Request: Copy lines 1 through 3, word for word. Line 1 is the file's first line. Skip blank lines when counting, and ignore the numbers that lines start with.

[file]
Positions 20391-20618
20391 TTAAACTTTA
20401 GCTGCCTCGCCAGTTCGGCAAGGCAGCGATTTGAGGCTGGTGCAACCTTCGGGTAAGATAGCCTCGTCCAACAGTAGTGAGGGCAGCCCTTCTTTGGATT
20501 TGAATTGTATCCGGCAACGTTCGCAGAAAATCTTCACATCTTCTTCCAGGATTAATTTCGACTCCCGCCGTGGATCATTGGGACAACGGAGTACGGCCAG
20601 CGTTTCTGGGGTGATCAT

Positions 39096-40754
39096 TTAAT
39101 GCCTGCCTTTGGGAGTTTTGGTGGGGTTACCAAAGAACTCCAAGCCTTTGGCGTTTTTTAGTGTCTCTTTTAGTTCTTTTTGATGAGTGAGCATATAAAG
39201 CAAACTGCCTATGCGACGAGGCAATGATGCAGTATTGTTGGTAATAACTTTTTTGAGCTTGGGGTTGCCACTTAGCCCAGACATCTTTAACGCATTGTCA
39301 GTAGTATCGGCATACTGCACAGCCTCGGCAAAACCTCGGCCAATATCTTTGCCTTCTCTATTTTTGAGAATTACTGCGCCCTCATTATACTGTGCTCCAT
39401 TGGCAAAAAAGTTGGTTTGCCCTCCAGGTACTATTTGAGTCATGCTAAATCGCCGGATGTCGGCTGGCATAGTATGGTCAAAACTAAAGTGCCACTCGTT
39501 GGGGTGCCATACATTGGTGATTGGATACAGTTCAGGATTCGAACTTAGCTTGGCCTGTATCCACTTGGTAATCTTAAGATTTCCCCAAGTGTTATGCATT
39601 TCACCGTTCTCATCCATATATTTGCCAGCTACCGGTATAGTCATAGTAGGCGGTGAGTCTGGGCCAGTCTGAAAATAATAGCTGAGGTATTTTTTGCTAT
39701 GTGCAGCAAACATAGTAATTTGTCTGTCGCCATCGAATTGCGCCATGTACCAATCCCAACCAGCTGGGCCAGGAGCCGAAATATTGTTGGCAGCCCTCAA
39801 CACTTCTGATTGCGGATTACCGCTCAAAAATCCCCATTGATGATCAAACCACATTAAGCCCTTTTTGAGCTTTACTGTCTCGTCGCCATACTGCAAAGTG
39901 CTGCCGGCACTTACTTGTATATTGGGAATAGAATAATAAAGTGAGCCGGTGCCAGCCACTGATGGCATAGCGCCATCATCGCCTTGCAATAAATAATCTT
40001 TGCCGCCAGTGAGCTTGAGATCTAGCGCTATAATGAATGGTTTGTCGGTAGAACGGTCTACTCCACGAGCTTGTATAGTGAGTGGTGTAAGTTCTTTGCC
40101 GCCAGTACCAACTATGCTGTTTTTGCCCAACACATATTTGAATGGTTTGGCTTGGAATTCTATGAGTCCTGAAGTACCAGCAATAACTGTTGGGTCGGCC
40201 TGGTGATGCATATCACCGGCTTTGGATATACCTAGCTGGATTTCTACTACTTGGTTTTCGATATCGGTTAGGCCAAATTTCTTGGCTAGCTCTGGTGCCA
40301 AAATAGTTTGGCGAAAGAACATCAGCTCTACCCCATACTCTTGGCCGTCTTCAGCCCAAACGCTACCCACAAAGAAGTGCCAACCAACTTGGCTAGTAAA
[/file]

Positions 20391-20618
20391 TTAAACTTTA
20401 GCTGCCTCGCCAGTTCGGCAAGGCAGCGATTTGAGGCTGGTGCAACCTTCGGGTAAGATAGCCTCGTCCAACAGTAGTGAGGGCAGCCCTTCTTTGGATT